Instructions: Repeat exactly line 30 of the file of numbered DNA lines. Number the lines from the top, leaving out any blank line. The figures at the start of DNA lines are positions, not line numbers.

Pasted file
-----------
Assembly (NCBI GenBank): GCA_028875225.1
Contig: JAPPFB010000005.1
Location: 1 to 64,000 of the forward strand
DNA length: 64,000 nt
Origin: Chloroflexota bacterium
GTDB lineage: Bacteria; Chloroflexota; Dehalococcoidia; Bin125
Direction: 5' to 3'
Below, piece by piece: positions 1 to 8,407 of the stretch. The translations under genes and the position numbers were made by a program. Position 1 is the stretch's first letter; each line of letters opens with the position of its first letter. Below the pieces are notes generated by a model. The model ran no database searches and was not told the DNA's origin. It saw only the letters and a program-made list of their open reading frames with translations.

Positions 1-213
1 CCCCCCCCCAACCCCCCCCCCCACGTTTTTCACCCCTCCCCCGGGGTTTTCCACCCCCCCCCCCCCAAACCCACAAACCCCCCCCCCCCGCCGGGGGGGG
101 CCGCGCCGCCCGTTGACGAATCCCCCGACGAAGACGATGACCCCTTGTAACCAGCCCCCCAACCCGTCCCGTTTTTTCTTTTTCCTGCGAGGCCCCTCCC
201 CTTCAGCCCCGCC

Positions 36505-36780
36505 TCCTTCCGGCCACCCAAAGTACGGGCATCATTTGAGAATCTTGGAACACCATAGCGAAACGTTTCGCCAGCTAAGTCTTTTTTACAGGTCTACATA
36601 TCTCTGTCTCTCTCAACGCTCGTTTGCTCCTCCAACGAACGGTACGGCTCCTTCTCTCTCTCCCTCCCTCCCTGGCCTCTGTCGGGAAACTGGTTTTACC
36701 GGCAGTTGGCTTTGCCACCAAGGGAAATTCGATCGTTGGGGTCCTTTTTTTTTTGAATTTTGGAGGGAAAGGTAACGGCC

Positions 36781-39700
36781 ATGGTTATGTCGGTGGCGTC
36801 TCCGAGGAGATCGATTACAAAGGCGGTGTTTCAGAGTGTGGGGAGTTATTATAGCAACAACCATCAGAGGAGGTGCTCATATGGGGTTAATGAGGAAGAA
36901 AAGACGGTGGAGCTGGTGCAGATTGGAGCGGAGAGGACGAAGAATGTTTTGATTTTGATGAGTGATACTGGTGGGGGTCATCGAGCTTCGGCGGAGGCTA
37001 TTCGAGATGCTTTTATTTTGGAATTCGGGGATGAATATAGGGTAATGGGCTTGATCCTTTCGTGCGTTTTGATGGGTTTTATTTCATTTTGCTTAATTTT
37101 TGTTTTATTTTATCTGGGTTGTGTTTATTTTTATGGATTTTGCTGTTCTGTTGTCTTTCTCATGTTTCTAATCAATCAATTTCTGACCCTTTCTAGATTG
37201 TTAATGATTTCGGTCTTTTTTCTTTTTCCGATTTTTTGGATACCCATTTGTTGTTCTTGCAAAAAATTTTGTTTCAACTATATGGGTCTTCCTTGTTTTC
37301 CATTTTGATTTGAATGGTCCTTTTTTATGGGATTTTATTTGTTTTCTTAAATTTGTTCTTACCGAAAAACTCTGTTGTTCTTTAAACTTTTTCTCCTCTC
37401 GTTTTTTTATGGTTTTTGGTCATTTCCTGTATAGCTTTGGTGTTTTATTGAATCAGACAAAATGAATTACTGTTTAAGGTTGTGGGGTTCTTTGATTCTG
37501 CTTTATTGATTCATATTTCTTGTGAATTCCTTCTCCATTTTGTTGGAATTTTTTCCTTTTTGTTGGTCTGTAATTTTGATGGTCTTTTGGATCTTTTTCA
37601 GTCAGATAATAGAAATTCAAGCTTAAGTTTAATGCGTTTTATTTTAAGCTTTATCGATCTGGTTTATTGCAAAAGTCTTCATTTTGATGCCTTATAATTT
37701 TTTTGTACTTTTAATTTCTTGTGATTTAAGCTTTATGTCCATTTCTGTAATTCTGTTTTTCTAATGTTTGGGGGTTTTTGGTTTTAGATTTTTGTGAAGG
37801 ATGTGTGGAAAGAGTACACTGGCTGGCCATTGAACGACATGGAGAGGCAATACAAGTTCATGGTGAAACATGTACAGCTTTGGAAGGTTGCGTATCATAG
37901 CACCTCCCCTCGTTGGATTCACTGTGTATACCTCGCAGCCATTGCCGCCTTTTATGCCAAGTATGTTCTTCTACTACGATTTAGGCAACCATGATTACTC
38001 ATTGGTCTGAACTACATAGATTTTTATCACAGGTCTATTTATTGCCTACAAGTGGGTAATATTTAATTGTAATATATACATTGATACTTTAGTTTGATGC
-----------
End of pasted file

37901 CACCTCCCCTCGTTGGATTCACTGTGTATACCTCGCAGCCATTGCCGCCTTTTATGCCAAGTATGTTCTTCTACTACGATTTAGGCAACCATGATTACTC